Did you catch that? The very man society deems as unredeemable, Jesus identifies as a son of Abraham, the father of all who are faithful. Because this is what Jesus does: He takes a bad name and turns it into a good name. He says to the outsider, “You belong,” and to the outlaw, “Your sins will not be held against you,” and to the shame and regret that drove the sinner up into the tree alone, “I’m coming to your house today. And there, in your house and on your turf, Zacchaeus, I’m going to show you a love and a hospitality like you’ve never dreamed. For your house and your turf, from this point forward, are going to be my house and my turf. I’m going to rearrange your furniture. I’m going to be your new decorator – both interior and exterior. I’m not coming to your house so you can serve me, but so I can serve you; not so you can feed me, but so I can feed you; not so you can take me in, but so I can take you in.”

Jesus invites us to come to him as we are – “Zacchaeus! Come down from that tree. I’m coming to your house today!” – but this must never be mistaken for an invitation to stay as we are. As was the case with Zacchaeus, so it is with us. 

When Jesus comes to our house, he doesn’t do so merely to take our side. He does so in order to take over. His “I do not condemn you” always leads to the imperative, “Now leave your life of sin.” He is not our consultant or adviser. He is not our personal assistant. He is our Lord. He has come to save us, and in saving us, to rearrange our furniture, to turn our house into his house, to become the interior and exterior designer of our lives, for the rest of our lives. 

The Scandal of a Gentle Answer. The scandal around Jesus is a reality that distinguishes Christianity from every other world religion, as well as from all forms of human philosophy and politics: Jesus and Christianity do not discriminate between good people and bad people. Instead, Jesus and Christianity discriminate between humble people and proud people. “God opposes the proud but gives grace to the humble” (James 4:6).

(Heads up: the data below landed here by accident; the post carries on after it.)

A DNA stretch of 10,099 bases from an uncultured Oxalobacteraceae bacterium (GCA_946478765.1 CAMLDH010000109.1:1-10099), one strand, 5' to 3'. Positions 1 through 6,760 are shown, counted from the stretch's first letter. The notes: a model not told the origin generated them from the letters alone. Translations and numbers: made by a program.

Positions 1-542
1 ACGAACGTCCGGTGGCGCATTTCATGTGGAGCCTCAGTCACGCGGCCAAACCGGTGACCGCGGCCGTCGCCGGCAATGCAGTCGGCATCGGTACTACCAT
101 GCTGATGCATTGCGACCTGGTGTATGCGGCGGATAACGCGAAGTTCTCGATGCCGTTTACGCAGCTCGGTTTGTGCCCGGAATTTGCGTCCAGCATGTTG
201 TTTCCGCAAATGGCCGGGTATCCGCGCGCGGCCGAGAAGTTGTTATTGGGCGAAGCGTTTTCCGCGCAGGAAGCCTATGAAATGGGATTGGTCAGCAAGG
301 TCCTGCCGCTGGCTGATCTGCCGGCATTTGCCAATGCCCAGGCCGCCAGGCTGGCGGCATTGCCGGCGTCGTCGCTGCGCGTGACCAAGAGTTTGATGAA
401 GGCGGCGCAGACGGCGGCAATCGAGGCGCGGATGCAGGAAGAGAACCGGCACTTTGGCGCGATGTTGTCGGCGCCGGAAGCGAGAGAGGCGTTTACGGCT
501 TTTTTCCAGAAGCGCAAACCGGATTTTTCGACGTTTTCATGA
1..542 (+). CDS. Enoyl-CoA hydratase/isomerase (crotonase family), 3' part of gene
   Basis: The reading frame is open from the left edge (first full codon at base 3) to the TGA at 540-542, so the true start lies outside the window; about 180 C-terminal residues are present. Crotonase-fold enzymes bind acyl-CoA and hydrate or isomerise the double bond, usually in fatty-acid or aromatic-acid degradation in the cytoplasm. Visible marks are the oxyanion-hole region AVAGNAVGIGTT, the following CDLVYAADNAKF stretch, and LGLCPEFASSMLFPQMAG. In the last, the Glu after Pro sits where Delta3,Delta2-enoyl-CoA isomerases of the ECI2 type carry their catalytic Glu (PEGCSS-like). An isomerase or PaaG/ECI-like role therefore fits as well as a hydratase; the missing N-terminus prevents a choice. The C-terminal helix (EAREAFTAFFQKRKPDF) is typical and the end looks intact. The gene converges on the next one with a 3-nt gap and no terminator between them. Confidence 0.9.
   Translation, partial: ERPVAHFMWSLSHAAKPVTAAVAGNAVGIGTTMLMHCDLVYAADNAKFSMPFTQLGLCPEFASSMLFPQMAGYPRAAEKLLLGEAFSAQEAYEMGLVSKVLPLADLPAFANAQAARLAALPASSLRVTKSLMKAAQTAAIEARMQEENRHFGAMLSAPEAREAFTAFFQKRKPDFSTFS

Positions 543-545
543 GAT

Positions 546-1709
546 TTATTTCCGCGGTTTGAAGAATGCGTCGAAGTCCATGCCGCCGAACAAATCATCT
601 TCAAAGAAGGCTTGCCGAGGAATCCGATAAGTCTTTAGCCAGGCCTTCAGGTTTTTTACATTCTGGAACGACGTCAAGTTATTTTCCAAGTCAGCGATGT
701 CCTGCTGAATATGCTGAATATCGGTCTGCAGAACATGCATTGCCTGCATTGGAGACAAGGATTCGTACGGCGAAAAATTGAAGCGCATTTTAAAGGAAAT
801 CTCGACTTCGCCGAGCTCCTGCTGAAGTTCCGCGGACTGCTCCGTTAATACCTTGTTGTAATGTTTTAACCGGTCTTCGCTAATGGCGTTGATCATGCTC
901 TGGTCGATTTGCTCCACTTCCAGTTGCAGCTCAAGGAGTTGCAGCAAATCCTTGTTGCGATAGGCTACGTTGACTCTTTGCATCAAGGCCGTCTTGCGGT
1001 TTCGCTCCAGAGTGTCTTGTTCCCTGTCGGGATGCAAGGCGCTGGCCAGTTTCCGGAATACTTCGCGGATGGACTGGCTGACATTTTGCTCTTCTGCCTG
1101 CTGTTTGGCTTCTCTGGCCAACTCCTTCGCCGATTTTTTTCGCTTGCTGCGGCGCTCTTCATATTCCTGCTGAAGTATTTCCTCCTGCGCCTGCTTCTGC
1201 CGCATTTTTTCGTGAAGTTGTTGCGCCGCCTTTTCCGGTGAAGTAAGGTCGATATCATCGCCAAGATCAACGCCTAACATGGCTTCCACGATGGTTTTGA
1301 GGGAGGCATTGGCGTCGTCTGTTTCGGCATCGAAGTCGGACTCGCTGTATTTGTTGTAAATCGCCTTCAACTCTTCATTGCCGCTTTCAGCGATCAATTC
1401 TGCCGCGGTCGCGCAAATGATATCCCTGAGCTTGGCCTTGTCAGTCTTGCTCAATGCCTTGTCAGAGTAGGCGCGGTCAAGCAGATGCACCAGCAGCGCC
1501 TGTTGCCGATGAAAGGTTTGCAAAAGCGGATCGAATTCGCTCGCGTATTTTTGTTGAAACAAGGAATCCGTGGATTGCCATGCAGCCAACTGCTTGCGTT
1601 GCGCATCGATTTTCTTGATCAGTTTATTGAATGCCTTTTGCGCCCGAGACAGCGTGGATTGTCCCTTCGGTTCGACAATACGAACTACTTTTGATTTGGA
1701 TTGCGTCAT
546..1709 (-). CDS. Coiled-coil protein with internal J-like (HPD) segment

Consider Jesus’ ancestry – members of faith’s “hall of fame” who were simultaneously and seasonally saint and sinner, virtuous and terrible, selfless and selfish, faithful and prodigal. Noah faithfully built the ark, and he also got drunk. Abraham believed the promises of God and walked courageously by faith, and he also handed his wife over to sex-hungry men twice in order to protect himself. Jacob became the father of the twelve tribes of Israel, and he also lied to secure a birthright that belonged to his brother. Solomon was the wisest man on earth, and he was also a womanizer. Rahab valiantly protected the Israelite spies, and she was also a sex worker.

In the Gospels we again see this “simultaneously saint and sinner” dynamic among the friends of Jesus. A despised Samaritan is made the hero of one of Jesus’ most famous parables, as is a prodigal son who wishes his father dead and then squanders his inheritance on prostitutes and wild living. The religious folk disapproved of Jesus’ questionable friendships and regularly reprimanded him for being a glutton, a drunk, and a friend of tax collectors and sinners (Matt. 11:19). Though Jesus was never actually guilty of being a glutton, a drunk, a greedy man, or a sinner, he was suspected of all of these and more because of the friendships he kept. He was, we might say, guilty by association.

Indeed, Jesus readily availed himself as friend and Savior to outsiders and outlaws, to those regarded as losers and lowbrows and scumbags and pimps and whores and crooks. Maybe this is why the morally upright folk seemed to constantly take issue with Jesus. Maybe this is why they made a habit of criticizing him, discrediting him, belittling him, and becoming aggressive toward him. Maybe this is why they eventually killed him – because he welcomed sinners and ate with them.

But if you are Zacchaeus, instead of being repelled by Jesus, you are drawn irresistibly toward him. There is something about his kindness, something about his gentleness that makes Zacchaeus and others who, like him, have made a moral train wreck of their lives want to come out of the tree and have dinner with him. If you are Zacchaeus, you don’t say in shock, “Jesus welcomes sinners and eats with them.” Instead, you say with wonder and awe and gratitude, “Jesus welcomes sinners and eats with us.”

This is the fundamental difference between human religion and Christianity. All of us, without exception, are hopelessly stuck and isolated in sin and selfishness – unless and until Jesus looks up at us in the tree, calls us by name, and tells us to hurry up and come down to him because he is coming to our house today.

Understanding this humbling reality, and letting it get massaged deeply into our hearts so that it reorients our posture, is an essential key to becoming instruments of God’s grace, peace, and gentleness in a culture of outrage.

Scott Sauls is senior pastor of Christ Presbyterian Church in Nashville, Tennessee, and author of numerous books. Taken from A Gentle Answer: Out Secret Weapon in an Age of Us Against Them by Scott Sauls. Copyright © 2020 by Scott Sauls. Used by permission of Thomas Nelson.